Tips to Prevent Wandering for Alzheimer Residents
It is suggested that nearly 70% of people with Alzheimer's disease will wander away from home and get lost. Wandering is one of the biggest risks for individuals with Alzheimer's disease and is a common but dangerous symptom of the disease. A wanderer is someone with a disease such as Alzheimer's who has wandered away on their own free-will from their caregiver. The risk is evident in the 31,000 Alzheimer's patients who researcher Robert J. Koester estimates wanders per year. When someone with Alzheimer's disease wanders, he or she is disorientated and unable to judge potentially dangerous places and situations. People suffering from severe Alzheimer's disease are more at risk and the incidence of wandering increases.
Alzheimer's patients may suddenly walk off and become lost, frightened or confused. Generally if a patient is found within 24 hours they are returned safely, but after a longer time span the survival rate drops to nearly 50 percent, according to recent studies. It is evident that wandering behavior can be a life threatening incident.
Koester's research provides more insight into wandering in Alzheimer's patients. Those with Alzheimer's disease leave their own residence or nursing home and usually start to wander along roads. Eighty-nine percent of wandering patients are usually found within one mile from the point last seen. If the patient is not wandering along the road (14%), they are usually in a creek or drainage (28%), or caught in bushes or shrubberies (33%). But, the Alzheimer's patient is frequently found wandering a short distance from a road. Unfortunately there are some wanderers who eventually give in to the environment and develop hypothermia or dehydration (35%), or are found deceased (19%).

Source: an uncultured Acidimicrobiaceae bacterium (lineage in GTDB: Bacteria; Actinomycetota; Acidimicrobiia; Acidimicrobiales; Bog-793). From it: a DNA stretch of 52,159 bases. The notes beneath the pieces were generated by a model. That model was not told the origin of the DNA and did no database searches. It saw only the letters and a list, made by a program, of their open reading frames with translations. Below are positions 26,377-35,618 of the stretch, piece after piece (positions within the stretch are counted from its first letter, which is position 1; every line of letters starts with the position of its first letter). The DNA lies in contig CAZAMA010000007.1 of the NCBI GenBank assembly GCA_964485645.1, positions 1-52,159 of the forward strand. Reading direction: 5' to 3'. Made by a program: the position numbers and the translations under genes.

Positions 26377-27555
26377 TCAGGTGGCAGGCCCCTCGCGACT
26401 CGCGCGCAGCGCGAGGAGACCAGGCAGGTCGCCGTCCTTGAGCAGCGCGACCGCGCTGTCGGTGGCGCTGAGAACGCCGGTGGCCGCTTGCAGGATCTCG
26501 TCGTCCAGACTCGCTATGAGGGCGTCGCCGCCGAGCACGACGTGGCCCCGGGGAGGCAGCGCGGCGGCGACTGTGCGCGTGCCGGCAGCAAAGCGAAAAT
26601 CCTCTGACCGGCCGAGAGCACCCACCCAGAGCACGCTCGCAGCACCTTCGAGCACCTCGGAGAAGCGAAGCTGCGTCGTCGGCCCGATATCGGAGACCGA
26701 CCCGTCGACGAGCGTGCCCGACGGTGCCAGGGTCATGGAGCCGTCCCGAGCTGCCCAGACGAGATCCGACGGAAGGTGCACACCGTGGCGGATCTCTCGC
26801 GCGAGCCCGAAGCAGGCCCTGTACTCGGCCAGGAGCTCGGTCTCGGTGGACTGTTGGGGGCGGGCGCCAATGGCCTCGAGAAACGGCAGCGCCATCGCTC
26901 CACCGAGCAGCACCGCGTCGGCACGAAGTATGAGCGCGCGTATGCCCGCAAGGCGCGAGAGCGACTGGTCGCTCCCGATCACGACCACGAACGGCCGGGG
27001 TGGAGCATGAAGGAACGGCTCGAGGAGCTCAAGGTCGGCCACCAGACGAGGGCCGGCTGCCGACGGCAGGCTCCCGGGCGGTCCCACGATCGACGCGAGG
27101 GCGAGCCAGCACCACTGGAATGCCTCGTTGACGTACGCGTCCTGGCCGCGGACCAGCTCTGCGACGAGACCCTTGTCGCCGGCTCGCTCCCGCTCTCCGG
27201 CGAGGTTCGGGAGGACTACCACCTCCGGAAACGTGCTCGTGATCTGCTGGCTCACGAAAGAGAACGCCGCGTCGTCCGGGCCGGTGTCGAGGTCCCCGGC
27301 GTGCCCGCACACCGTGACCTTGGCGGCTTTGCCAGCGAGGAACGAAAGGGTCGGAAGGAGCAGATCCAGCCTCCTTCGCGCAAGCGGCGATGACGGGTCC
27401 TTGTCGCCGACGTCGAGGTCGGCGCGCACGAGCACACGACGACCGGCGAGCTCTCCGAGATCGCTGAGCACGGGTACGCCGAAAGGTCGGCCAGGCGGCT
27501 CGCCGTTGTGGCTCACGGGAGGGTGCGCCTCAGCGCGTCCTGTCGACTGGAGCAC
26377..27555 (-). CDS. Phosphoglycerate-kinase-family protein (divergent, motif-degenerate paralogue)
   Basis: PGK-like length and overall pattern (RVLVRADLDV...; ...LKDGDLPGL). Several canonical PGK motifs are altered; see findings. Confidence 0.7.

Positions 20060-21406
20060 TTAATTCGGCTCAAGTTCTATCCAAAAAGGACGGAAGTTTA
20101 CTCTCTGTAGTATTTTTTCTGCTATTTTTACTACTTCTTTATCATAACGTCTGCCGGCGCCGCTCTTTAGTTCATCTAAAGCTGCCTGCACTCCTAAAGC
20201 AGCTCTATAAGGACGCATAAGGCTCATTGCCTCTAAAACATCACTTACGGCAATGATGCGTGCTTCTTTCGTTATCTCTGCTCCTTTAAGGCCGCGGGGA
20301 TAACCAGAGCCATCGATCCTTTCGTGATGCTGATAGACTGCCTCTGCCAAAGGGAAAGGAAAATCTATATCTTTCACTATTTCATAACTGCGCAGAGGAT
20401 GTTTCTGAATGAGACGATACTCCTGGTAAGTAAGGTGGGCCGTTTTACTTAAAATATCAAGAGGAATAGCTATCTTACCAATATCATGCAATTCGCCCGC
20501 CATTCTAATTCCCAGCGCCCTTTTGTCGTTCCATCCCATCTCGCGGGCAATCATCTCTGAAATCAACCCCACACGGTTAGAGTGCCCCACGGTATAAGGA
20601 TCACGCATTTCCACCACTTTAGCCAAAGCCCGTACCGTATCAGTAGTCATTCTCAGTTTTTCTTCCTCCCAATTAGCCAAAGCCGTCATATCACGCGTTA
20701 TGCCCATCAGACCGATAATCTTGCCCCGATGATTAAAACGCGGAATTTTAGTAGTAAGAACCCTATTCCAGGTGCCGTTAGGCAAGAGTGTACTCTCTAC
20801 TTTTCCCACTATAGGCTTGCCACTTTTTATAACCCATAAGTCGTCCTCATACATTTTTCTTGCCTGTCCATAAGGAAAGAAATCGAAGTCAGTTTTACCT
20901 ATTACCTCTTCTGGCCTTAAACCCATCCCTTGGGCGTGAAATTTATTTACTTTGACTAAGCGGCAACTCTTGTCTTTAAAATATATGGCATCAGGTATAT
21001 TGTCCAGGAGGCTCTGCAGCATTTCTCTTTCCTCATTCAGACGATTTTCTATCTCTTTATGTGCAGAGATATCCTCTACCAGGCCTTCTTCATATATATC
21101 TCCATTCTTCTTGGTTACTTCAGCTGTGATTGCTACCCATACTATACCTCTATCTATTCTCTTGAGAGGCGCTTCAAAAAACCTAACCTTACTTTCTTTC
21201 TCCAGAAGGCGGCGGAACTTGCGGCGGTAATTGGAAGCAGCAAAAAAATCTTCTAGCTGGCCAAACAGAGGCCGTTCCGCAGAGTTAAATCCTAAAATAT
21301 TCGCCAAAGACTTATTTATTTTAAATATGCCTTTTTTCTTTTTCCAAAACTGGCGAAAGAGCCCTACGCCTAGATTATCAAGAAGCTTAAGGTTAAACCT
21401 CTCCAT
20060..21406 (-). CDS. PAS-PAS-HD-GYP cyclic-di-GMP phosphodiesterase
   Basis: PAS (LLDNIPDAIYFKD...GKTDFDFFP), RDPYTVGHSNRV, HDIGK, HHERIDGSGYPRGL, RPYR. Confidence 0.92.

It is important for you to know that you can help prevent incidents of wandering even though you cannot always guarantee total prevention. If you are aware of the causes of wandering you can minimize the risks of someone with Alzheimer's disease becoming lost. Although wandering remains a risk, there are several things that you can do to help prevent wandering in an assisted living center, long term care facility or at home to ensure that the family's loved one remains safe.
1. Install locks on doors- That is the first place to prevent a wanderer from leaving. However, in the earlier stages of Alzheimer's disease it is more likely for a patient to wander because they usually still remember how to unlock the current locks. Placing hook and eye latches on the outside screen door is proven to be very effective, especially if placed either very high or low on the door. Another method is to place a double key lock on the inside door, but be aware that the patient may begin to panic if they cannot open the door from the inside.